With Oil Prices Plummeting, Here’s How to Trade it

Jul 05, 2022
3d rendering of red financial arrows broke concrete floor

Just last week, we noted oil prices could fall even more.

In fact, we noted:

“According to AAA, the drop-in oil and gasoline futures prices stemmed from traders’ concerns about an overall drop in U.S. economic activity following the Federal Reserve Board’s three-quarters-of-a-percentage point increase in benchmark interest rates on June 15 — the most aggressive hike since 1994,” as noted by the That, coupled with demand destruction sent oil prices below $100.

We also noted investors may want to keep an eye on the ProShares UltraShort Oil and Gas ETF (DUG), which traded at $22.46 on June 30. Today, it’s up to $24.18. We also mentioned the ProShares UltraShort Bloomberg Crude Oil (SCO) at $22.08. Today, it’s up to $26.53.

Even now, both could race even higher as recession fears mount.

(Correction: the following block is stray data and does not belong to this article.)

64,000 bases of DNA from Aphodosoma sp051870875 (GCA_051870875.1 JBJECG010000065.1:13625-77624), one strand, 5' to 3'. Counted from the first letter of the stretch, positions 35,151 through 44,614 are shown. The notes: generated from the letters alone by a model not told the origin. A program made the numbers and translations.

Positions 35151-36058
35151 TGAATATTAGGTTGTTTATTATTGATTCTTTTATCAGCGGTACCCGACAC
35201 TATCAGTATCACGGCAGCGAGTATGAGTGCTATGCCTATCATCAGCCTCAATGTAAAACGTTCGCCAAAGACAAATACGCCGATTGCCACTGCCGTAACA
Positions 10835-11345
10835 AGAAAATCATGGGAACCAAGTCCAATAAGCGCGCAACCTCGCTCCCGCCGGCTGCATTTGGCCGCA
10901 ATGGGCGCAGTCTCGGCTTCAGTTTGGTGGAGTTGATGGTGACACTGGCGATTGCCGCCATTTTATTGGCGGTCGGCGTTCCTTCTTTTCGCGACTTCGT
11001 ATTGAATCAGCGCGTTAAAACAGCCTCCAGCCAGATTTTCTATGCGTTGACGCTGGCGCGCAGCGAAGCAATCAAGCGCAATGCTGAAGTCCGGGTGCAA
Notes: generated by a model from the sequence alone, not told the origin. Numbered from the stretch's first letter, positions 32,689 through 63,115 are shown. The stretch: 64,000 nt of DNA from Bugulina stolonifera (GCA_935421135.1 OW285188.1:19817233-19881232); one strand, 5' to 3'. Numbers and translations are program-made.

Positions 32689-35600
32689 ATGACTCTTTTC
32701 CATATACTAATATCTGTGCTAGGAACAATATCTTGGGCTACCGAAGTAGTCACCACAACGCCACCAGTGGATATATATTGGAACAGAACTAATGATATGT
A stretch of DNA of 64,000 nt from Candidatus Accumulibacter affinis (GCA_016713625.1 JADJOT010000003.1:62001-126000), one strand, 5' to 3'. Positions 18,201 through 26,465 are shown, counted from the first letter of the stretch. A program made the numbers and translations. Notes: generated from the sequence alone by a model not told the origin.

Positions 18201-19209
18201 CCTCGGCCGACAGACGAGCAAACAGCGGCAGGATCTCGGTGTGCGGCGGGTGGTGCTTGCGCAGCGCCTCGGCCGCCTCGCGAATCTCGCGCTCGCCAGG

Moving forward, if things get worse, oil could dip to $65 by the end of the year, say Citi analysts. “In a recession scenario with rising unemployment, household and corporate bankruptcies, commodities would chase a falling cost curve as costs deflate and margins turn negative to drive supply curtailments,” the firm said, as quoted by CNBC.

Also, “In the very near term the Dow & S&P will have a major factor on crude direction as recession fears remain,” said Dennis Kissler, senior vice president of trading at BOK Financial, as quoted by Zero Hedge. “Fundamentally, there are concerns that fuel demand could “drop significantly now that the 4th of July holiday is behind us.”

It’s just something to consider if you’re looking for trades in this crazed market.